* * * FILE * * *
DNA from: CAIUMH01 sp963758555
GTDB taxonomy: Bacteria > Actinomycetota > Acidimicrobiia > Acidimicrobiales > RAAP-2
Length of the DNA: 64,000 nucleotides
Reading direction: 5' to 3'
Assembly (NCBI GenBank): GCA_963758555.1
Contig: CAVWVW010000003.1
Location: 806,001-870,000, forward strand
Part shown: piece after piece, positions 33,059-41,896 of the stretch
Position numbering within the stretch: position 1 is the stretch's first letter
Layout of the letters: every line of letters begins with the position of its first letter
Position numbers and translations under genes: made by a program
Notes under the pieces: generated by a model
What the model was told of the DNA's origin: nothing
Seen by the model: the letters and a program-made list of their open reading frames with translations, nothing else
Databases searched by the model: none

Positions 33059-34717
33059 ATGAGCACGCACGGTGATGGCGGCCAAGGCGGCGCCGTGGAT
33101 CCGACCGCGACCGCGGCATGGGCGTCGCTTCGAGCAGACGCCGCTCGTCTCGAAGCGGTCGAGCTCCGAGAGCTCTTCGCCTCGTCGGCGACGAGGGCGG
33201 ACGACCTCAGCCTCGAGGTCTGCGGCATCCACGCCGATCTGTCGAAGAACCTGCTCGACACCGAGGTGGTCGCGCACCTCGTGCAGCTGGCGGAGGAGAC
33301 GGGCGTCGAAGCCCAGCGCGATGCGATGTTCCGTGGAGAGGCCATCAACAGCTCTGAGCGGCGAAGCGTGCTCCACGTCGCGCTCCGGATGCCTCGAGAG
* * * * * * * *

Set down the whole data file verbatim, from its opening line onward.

DNA from: CAIUMH01 sp963758555
GTDB taxonomy: Bacteria > Actinomycetota > Acidimicrobiia > Acidimicrobiales > RAAP-2
Length of the DNA: 64,000 nucleotides
Reading direction: 5' to 3'
Assembly (NCBI GenBank): GCA_963758555.1
Contig: CAVWVW010000003.1
Location: 806,001-870,000, forward strand
Part shown: piece after piece, positions 33,059-41,896 of the stretch
Position numbering within the stretch: position 1 is the stretch's first letter
Layout of the letters: every line of letters begins with the position of its first letter
Position numbers and translations under genes: made by a program
Notes under the pieces: generated by a model
What the model was told of the DNA's origin: nothing
Seen by the model: the letters and a program-made list of their open reading frames with translations, nothing else
Databases searched by the model: none

Positions 33059-34717
33059 ATGAGCACGCACGGTGATGGCGGCCAAGGCGGCGCCGTGGAT
33101 CCGACCGCGACCGCGGCATGGGCGTCGCTTCGAGCAGACGCCGCTCGTCTCGAAGCGGTCGAGCTCCGAGAGCTCTTCGCCTCGTCGGCGACGAGGGCGG
33201 ACGACCTCAGCCTCGAGGTCTGCGGCATCCACGCCGATCTGTCGAAGAACCTGCTCGACACCGAGGTGGTCGCGCACCTCGTGCAGCTGGCGGAGGAGAC
33301 GGGCGTCGAAGCCCAGCGCGATGCGATGTTCCGTGGAGAGGCCATCAACAGCTCTGAGCGGCGAAGCGTGCTCCACGTCGCGCTCCGGATGCCTCGAGAG